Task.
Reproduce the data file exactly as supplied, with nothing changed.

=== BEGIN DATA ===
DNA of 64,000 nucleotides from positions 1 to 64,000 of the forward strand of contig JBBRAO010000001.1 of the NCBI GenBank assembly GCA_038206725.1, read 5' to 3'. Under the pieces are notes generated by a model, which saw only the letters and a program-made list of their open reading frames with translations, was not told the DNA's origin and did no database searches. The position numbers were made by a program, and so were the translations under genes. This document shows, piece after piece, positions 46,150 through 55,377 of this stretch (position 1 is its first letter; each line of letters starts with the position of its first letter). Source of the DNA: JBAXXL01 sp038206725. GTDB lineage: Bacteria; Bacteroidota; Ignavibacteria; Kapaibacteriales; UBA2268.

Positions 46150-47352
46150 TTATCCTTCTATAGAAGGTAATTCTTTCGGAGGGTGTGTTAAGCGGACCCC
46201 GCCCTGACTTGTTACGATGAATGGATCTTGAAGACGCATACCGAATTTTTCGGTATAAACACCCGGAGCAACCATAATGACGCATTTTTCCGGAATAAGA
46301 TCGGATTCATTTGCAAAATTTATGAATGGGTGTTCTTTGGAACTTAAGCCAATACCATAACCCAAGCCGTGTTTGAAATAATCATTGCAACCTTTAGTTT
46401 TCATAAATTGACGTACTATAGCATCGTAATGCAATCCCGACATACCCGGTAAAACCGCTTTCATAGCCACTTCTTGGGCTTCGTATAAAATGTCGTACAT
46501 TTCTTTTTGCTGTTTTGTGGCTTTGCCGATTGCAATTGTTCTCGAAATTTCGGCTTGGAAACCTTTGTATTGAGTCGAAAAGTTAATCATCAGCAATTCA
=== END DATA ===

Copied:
DNA of 64,000 nucleotides from positions 1 to 64,000 of the forward strand of contig JBBRAO010000001.1 of the NCBI GenBank assembly GCA_038206725.1, read 5' to 3'. Under the pieces are notes generated by a model, which saw only the letters and a program-made list of their open reading frames with translations, was not told the DNA's origin and did no database searches. The position numbers were made by a program, and so were the translations under genes. This document shows, piece after piece, positions 46,150 through 55,377 of this stretch (position 1 is its first letter; each line of letters starts with the position of its first letter). Source of the DNA: JBAXXL01 sp038206725. GTDB lineage: Bacteria; Bacteroidota; Ignavibacteria; Kapaibacteriales; UBA2268.

Positions 46150-47352
46150 TTATCCTTCTATAGAAGGTAATTCTTTCGGAGGGTGTGTTAAGCGGACCCC
46201 GCCCTGACTTGTTACGATGAATGGATCTTGAAGACGCATACCGAATTTTTCGGTATAAACACCCGGAGCAACCATAATGACGCATTTTTCCGGAATAAGA
46301 TCGGATTCATTTGCAAAATTTATGAATGGGTGTTCTTTGGAACTTAAGCCAATACCATAACCCAAGCCGTGTTTGAAATAATCATTGCAACCTTTAGTTT
46401 TCATAAATTGACGTACTATAGCATCGTAATGCAATCCCGACATACCCGGTAAAACCGCTTTCATAGCCACTTCTTGGGCTTCGTATAAAATGTCGTACAT
46501 TTCTTTTTGCTGTTTTGTGGCTTTGCCGATTGCAATTGTTCTCGAAATTTCGGCTTGGAAACCTTTGTATTGAGTCGAAAAGTTAATCATCAGCAATTCA